Lent: Day 19


I confess I have romantic leanings toward the agrarian life. It’s more than just a shift in formational practices for our family. It’s also a pursuit of joy. A following of the heart. 

They say you can take the boy off the farm, but you can’t take the farm out of the boy. It is no surprise to those who know me that for most of my life my heart has yearned for land.

I like to think of the soul (our sense of being) as our rootedness in the soil. Like a plucked flower, it can survive for a while in a glass of water on the window sill. But that’s not its purpose. Not its wholeness. Not a whole life filled with seasons, seedings, blooming, wilting, and a final giving back to the soil itself. It’s life as pleasure rather than life as purpose. It’s life as futile rather than life as flourishing.

But I have yet another confession. I have told my origin story countless times beginning with the words, “I grew up on a farm in South Dakota.” While it is true that the majority of my childhood memories are imaged on my grandparents farm, the fully disclosed truth is that my family lived in a nearby small town. I desperately wanted to be considered a farm boy. But we lived north of Grandpa’s farm, up in the Black Hills, in the small town of Hot Springs, South Dakota.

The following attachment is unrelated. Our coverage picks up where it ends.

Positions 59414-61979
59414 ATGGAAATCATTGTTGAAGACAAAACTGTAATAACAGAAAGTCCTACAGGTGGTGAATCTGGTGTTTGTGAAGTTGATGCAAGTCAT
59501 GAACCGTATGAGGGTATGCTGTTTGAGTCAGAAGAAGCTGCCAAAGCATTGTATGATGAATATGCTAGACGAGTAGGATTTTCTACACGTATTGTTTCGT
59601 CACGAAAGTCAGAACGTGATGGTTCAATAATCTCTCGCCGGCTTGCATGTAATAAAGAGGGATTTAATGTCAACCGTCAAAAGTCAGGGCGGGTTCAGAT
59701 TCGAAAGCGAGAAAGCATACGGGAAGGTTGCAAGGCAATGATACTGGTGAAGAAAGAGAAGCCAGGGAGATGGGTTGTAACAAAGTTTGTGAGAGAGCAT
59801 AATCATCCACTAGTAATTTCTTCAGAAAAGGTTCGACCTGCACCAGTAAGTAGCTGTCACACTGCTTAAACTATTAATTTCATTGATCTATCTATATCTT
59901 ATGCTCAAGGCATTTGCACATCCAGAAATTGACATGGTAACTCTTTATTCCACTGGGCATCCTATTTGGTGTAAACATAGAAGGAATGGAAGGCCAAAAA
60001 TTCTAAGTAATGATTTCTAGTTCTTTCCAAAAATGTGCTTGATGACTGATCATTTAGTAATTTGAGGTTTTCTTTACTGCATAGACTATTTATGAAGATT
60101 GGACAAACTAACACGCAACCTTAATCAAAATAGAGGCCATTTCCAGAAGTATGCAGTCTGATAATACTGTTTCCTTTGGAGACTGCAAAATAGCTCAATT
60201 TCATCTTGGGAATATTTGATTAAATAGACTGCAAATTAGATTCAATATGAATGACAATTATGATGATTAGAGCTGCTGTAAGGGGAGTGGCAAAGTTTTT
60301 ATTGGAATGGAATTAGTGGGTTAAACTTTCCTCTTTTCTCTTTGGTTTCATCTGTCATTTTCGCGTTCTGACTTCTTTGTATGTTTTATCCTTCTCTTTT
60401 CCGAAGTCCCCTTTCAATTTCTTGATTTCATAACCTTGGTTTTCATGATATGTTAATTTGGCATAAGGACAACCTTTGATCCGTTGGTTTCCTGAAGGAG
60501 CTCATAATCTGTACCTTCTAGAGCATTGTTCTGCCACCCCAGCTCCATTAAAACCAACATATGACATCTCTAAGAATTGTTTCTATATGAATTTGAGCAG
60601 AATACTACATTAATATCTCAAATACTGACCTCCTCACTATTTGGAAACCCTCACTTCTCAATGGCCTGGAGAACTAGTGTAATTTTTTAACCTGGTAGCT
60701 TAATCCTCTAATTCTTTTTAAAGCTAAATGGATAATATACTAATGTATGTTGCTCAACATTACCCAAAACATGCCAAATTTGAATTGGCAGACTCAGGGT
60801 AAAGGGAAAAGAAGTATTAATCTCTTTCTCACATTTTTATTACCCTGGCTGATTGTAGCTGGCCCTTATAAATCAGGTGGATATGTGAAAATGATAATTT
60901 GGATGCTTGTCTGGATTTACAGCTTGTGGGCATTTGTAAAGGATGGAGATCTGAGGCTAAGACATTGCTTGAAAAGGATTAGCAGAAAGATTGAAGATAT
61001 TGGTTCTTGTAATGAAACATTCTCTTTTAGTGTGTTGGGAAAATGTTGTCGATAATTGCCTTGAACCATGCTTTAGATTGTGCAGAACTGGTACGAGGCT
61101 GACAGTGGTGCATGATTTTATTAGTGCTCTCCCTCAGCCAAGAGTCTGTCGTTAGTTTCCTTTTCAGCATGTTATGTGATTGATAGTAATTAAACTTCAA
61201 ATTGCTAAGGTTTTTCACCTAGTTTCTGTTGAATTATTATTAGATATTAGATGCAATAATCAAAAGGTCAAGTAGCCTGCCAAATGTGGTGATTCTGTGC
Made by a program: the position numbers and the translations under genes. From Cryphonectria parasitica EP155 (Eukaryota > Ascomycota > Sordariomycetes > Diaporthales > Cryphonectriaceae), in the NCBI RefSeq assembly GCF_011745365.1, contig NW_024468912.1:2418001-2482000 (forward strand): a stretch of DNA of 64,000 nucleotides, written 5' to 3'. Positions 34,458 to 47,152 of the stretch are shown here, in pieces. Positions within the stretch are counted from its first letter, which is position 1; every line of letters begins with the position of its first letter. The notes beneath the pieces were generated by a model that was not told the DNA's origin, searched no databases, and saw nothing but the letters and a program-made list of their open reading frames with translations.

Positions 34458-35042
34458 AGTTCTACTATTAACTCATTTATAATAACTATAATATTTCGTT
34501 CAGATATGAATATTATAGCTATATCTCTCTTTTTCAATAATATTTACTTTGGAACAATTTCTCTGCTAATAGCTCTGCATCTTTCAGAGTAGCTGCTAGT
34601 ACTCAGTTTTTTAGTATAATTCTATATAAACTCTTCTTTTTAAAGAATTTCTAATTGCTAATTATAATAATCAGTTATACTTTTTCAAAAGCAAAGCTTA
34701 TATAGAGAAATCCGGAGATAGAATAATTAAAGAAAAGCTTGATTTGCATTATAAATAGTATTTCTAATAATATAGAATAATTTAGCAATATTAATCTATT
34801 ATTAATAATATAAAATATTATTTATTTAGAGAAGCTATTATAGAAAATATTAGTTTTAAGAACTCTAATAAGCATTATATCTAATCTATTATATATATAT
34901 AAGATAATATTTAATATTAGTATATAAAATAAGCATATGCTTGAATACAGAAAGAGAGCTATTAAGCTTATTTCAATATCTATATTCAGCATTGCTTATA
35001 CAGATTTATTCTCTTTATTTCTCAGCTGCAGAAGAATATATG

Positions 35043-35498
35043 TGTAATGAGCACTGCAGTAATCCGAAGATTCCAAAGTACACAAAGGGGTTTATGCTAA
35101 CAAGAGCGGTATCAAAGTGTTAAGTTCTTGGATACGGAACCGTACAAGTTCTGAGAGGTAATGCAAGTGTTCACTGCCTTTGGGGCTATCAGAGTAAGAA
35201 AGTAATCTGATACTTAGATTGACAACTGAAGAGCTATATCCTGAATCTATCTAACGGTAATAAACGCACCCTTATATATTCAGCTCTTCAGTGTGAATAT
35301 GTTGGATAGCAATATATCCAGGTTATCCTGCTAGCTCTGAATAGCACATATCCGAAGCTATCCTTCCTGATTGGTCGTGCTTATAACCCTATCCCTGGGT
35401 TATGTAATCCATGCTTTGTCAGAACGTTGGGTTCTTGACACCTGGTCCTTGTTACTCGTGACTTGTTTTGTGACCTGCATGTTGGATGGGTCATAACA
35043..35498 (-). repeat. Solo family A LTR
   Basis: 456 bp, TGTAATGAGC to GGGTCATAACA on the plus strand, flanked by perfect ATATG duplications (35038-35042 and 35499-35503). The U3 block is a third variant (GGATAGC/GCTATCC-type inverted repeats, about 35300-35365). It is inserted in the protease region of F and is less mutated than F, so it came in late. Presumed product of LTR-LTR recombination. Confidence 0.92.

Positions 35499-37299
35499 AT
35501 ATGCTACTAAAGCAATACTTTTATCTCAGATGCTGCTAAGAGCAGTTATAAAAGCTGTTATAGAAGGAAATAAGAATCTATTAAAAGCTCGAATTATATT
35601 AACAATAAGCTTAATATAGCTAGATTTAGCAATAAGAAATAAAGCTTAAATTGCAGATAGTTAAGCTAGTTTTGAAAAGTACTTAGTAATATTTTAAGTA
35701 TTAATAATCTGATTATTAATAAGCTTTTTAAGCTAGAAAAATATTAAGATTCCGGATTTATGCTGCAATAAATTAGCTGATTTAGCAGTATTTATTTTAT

So I suppose for my whole life I have longed to find soil for my soul. Fostered by the influence of my grandfather, I grew up with an embedded imagination that meaning, true work, faithful and honest living, neighborliness, and godliness were rooted in the care of the land. And today, as I listen to the voice of calling, as I seek to pastor, as I attempt to theologize…I find hope in the soil.  

“The care of the earth is our most ancient and most worthy, and after all our most pleasing responsibility. To cherish what remains of it and to foster its renewal is our only hope.” ― Wendell Berry

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